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What is a Primary Source?
Primary Sources are:
- Original documents that are created or experienced concurrently (at the same time) with the event being researched.
- First hand observations or contemporary accounts of the event.
- Present a viewpoint of the time.
Examples: Interviews, news footage, data sets, original research, speeches, diaries, letters, creative works, photographs
Database: Gale Primary Sources
Gale Primary Sources
- Uncover primary source documents in the 19th Century U.S. Newspapers archive
- Access millions of pages of content spanning many centuries and geographic regions
- Explore a wide range of content including monographs, manuscripts, newspapers, photographs, maps, and more
Access to full-text and images from Harper's Weekly magazine. Contains primary research material for the study of the American Civil War. Coverage: American Civil War period, 1857-1865.
What is a Secondary Source?
Works that analyze, assess, or interpret a historical event, an era, or a phenomenon
Present an interpretation of information, or offer a review or critique and are usually written well after an event. Often using or referring to primary sources.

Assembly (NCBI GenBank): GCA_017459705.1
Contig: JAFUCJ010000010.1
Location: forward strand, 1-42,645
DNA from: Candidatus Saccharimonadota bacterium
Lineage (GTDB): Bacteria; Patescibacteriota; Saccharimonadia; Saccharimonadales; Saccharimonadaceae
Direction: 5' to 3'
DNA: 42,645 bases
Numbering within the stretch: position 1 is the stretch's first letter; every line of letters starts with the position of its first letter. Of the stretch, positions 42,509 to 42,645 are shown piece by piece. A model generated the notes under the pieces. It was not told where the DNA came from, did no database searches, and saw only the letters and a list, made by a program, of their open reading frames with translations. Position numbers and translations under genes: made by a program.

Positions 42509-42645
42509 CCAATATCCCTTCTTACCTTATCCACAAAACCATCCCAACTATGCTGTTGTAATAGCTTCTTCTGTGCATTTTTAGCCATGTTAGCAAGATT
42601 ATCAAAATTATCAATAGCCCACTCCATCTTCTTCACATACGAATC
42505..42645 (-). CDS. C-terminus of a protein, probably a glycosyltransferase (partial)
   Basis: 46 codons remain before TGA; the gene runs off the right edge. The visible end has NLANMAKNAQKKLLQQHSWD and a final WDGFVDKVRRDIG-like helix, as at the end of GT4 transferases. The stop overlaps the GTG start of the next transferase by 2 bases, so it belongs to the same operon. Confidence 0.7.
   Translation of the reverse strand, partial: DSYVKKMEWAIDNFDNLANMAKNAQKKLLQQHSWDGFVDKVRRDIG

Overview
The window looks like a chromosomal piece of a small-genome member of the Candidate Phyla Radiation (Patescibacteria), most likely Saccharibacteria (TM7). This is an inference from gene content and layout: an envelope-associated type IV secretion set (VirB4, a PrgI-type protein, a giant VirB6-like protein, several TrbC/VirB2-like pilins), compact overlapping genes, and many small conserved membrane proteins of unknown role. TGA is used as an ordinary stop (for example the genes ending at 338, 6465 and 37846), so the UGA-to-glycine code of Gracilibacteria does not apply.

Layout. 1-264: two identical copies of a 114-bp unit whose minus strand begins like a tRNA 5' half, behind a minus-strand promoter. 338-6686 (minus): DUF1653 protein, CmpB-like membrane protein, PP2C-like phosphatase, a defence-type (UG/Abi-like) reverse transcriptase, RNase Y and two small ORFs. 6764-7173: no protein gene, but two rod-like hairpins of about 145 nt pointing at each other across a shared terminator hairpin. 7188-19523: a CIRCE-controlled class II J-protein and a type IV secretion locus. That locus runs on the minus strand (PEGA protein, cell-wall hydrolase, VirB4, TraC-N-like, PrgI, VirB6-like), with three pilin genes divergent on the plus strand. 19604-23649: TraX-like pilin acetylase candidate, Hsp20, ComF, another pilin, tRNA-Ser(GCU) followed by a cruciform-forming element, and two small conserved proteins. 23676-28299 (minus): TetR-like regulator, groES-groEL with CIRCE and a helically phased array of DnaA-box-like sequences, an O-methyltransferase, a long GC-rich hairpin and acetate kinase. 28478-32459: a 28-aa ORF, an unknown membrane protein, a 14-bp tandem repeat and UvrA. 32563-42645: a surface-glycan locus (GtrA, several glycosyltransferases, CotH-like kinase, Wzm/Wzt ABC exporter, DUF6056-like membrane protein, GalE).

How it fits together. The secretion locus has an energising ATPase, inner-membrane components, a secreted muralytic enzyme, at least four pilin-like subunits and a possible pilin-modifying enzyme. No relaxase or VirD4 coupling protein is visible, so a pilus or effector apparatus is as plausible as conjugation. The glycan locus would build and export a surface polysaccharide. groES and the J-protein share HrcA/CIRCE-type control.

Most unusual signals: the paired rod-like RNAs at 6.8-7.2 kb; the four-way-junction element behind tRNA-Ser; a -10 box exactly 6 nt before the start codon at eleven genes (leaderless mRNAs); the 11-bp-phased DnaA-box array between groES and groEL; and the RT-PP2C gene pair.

Examples of Secondary Sources: Research studies, literary criticism, book reviews, biographies, textbooks
Identify, locate, and synthesize primary AND secondary sources.
Might be reference works, collections of lists of primary and secondary sources, or finding tools for sources.
Examples of Tertiary Sources: Encyclopedias, bibliographies, dictionaries, manuals, textbooks, fact books
Primary Source Keywords
Use any of these keywords, in combination with topic words or names, to search for primary sources in the library catalog.
- Documentary history
- Personal Narratives
Where to locate Primary content
Think about what types of records or documents would have been created at the time period surrounding events and issues related to your topic?
Here are some guiding questions (primary sources appear in parentheses):
- What was life/society like at the time? (magazines, chronicles, newspapers, artworks)
- What were the experience, beliefs, or priorities of relevant individuals / groups / organizations at the time? (autobiographies, interviews, diaries, letters, advertisements, manifestos)
- What was the government attitude? What was the government of the day saying? (proclamations, monuments, records of debates, legislation, law codes)
- How many people were involved in or affected by this issue / event? (statistics, official records, estimates based on material culture or remains)
- What were people being told, what did they communicate? (newspapers, artworks, photographs, letters, secret communications)
- What did things look like? (artwork, photographs, guide books for tourists, illustrations, postcards)
Source: LMU: William H Hannon Library
Coulter Library, Onondaga Community College, Syracuse, NY